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Taking Care of Aging Parents: What You Can’t Tell In A Weekly Phone Call Or Visit With An Elderly Loved One

elder care - taking care of aging parents

Aging parents are not always docile when adult children attempt to assess their conditions and provide the appropriate level of care!

I say this with all love, respect and affection. Let’s face it, as children we pretty much spend every day and for many years just about every moment with our parents. Then, we get launched into our lives and we visit our parents on occasions.

If you decide to stay in the same geographic location as your parents, you may have more regular visits, but not necessarily long visits. Age sneaks up on us humans so quietly that we sometimes forget that we have become “elderly.” And, unlike children who have no concept of pride, reputation and other emotions that we grow to cultivate in order to make others see us as strong and capable, elderly adults have a lifetime of self-protective concepts they can and do attempt to hide behind.

I Hear Stories About Subtle Behavior Changes Constantly

To illustrate this point, I share the following told to me by a friend who was concerned about her mother who lives about an hour away from where she lives. My friend visits her mother regularly about every other month. She makes sure that she speaks to her more frequently, though that is only about once a month. Her mother has lived alone since the death of her father several years ago. The mother was the father’s caregiver, so is considerably capable and independent. As my friend related to me, her mother mourned the loss of her husband for about two years. Then she got on with her life. She became actively involved in her church and even took a trip to Alaska. One thing seemed a little out of the ordinary, but nothing serious. Eventually, my friend’s mother stopped driving on highways, sticking to local roads when she went out.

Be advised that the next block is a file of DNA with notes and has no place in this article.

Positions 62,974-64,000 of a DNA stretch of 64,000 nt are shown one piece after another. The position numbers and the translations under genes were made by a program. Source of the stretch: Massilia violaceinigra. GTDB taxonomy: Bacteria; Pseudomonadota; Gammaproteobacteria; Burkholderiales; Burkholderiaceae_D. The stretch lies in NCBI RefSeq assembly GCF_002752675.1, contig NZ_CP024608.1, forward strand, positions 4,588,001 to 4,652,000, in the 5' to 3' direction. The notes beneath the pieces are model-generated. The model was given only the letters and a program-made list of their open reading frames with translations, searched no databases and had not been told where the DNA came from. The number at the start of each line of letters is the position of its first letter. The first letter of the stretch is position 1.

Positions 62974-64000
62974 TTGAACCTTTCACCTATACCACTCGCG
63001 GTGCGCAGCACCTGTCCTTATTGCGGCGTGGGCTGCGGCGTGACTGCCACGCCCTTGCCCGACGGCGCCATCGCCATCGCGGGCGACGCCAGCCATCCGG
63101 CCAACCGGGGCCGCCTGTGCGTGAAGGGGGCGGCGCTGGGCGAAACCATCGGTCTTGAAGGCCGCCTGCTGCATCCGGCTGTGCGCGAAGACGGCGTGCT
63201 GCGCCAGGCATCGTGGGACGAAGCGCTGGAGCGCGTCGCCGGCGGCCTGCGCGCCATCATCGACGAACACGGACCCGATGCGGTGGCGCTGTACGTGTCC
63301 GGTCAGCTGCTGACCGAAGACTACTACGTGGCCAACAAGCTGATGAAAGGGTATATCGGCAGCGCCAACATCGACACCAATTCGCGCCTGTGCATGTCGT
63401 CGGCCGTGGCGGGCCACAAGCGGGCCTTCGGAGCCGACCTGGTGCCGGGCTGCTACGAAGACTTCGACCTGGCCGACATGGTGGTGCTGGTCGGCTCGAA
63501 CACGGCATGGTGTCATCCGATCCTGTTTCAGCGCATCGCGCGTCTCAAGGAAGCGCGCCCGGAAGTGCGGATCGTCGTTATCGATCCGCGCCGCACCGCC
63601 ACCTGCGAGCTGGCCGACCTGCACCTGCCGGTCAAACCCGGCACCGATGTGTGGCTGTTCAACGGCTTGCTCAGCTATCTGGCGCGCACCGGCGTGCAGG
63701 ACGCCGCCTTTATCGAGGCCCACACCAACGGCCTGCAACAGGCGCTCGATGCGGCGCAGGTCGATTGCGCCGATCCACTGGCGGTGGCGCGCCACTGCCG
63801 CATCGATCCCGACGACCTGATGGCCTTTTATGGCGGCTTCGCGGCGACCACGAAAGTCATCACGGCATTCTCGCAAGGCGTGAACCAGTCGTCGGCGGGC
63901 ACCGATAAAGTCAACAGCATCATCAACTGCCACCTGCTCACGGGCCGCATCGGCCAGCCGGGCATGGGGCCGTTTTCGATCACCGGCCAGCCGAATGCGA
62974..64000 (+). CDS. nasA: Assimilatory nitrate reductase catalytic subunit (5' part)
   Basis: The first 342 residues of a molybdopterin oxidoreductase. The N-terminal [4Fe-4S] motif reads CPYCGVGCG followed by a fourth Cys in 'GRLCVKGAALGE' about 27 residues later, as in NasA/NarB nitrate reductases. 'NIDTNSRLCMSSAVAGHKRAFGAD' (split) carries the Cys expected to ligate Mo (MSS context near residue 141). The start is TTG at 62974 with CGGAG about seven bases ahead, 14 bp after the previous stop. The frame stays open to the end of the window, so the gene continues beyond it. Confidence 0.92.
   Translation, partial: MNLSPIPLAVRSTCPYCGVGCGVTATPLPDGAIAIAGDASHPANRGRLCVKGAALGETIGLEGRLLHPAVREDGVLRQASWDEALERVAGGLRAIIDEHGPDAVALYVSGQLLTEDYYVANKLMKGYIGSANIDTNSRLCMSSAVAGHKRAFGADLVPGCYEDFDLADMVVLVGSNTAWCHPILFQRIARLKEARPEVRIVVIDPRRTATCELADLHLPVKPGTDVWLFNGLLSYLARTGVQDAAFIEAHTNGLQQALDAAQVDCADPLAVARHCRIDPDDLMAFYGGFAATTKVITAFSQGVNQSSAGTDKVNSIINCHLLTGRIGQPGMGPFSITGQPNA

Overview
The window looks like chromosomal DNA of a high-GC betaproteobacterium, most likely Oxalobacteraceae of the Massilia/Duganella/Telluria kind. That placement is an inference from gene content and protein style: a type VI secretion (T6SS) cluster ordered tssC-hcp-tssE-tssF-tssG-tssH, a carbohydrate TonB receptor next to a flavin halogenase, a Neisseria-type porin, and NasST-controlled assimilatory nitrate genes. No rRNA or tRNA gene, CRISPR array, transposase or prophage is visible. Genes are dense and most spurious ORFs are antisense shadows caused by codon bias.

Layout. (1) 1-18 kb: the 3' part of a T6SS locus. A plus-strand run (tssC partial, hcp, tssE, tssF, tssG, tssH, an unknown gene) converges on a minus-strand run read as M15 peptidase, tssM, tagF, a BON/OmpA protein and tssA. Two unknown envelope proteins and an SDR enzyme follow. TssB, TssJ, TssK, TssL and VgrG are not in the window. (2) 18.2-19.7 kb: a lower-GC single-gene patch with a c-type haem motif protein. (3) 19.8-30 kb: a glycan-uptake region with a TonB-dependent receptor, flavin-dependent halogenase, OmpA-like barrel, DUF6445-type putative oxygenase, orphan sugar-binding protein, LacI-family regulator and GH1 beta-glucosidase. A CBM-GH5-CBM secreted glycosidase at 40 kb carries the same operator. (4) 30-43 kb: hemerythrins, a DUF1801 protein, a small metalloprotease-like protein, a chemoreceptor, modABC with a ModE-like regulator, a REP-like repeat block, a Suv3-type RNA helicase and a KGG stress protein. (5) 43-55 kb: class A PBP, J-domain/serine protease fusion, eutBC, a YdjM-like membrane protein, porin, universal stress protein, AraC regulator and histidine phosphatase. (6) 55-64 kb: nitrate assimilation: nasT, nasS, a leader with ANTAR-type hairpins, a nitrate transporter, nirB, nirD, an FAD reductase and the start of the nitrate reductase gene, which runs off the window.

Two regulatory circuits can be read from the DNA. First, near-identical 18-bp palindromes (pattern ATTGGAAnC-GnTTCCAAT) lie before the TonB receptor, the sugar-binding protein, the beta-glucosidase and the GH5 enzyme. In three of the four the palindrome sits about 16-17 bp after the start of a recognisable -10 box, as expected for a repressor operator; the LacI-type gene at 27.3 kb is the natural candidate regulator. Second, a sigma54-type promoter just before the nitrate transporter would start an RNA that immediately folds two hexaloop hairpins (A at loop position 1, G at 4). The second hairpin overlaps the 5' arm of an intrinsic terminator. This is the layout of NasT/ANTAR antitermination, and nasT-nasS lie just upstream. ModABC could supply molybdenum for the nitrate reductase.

According to my friend, her mother was doing so well that they decided to take an extended vacation together. After a few days of being together 24/7, my friend noticed that her mother was experiencing serious cognitive decline. She had never noticed any of this behavior prior during their frequent phone calls and visits. My friend told me her mother experienced hallucinations, she lost words, fell frequently causing her to become frustrated and embarrassed.

Impossible To Assess Accurately In Short Periods Of Time

My friend was confused about what appeared to be a quick and significant decline in her mother’s abilities. What the story taught me is that you cannot accurately assess the condition of your aging parent or loved one during a monthly, weekly or even a daily phone call or visit. When an aging adult is in his or her own home, an environment where they feel safe and have a routine, they can appear to be ‘just fine.’

The point of sharing this story is to encourage caregivers to spend more time out of the comfort of your aging parent’s environment together. This type of activity could help you decide to have important conversations sooner rather than later.